Costly illnesses trigger bankruptcies

 
By HSC Staff Writer • Published: March 3rd, 2006
Category: Health in a Heartbeat
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More than one-million American families file for bankruptcy each year. And although marital break-up and job loss are two common causes, illness and ballooning medical bills can also cause insurmountable fiscal strain.

A recent study from Harvard University finds that nearly half of personal bankruptcies stem from costly illnesses. Researchers discovered that although many patients who apply for bankruptcy protection are middle class and gainfully employed, debilitating injury or illness sometimes leads to job loss, wiping out their income and, subsequently, their insurance coverage. In addition, those who lose their jobs but find new employment often go without insurance, if their new insurer refuses to pay for treatment of a pre-existing condition. Conversely, the poor are less likely to seek bankruptcy protection. That’s because they tend to run up less credit debt and have fewer assets to protect, such as a home.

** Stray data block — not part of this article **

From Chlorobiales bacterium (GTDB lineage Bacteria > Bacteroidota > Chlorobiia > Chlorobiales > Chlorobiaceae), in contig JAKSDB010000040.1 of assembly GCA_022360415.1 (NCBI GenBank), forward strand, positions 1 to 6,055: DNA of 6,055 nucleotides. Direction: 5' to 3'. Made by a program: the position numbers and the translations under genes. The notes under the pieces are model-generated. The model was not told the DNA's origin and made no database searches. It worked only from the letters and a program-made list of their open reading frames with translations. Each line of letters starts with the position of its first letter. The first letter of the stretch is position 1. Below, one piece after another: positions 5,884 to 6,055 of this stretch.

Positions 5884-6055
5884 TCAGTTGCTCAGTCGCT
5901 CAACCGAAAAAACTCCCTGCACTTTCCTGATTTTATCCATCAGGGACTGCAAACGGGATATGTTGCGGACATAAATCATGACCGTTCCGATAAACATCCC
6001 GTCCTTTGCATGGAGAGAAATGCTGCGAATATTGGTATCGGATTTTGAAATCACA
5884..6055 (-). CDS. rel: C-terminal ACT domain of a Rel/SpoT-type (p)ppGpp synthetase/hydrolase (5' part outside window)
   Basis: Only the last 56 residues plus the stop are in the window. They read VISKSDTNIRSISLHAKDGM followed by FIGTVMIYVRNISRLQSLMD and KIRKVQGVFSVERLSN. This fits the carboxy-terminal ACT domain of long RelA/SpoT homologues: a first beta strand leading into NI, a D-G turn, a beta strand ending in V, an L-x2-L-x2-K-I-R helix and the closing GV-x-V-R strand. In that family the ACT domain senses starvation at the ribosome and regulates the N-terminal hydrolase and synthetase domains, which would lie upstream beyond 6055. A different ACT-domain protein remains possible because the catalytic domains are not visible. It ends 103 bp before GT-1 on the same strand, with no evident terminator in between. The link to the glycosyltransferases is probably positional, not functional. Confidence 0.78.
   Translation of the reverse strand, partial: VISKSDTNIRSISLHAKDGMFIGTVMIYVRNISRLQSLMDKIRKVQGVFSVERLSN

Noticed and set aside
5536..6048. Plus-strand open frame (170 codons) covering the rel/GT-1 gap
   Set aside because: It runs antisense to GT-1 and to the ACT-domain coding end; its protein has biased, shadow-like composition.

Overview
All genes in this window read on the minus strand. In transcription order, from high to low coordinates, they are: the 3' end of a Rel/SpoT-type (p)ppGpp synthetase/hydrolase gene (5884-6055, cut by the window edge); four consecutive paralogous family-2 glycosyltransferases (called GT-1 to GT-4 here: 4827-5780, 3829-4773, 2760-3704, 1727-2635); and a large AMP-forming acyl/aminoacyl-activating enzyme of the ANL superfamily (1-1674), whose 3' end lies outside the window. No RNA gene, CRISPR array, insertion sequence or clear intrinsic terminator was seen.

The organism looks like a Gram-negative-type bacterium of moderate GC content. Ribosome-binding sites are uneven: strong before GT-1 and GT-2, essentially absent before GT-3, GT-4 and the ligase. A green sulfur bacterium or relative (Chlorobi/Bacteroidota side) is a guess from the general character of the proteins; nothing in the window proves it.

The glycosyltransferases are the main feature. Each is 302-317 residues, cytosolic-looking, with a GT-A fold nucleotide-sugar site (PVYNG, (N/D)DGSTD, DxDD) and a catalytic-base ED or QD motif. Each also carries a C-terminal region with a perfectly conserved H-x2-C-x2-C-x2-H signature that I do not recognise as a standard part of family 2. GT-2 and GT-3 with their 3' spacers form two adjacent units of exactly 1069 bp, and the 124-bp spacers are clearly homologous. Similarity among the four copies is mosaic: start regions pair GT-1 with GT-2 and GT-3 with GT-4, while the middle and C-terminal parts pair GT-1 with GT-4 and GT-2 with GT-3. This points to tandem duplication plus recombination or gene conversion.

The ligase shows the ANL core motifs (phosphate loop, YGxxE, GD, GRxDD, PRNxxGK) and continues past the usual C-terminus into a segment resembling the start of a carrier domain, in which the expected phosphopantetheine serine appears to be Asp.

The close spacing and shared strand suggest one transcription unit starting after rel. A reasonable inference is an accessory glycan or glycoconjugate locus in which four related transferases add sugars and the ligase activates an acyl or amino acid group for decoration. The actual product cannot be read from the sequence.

The findings showed that fifteen percent of homeowners who took out a second or third mortgage on their house said that medical costs and expenses were the reason. People who’ve ever fallen behind in medical payments were found in the study to be forty-two percent more likely than other financial debtors to suffer from lapses in health-care insurance coverage.

Experts say having health coverage that isn’t directly linked to one’s employment is a potential safeguard against financial difficulties that can arise with disability and subsequent job loss.

Short of wishing away sudden and expensive illness, double-checking your families’ health-care coverage and limitations is always a safe bet.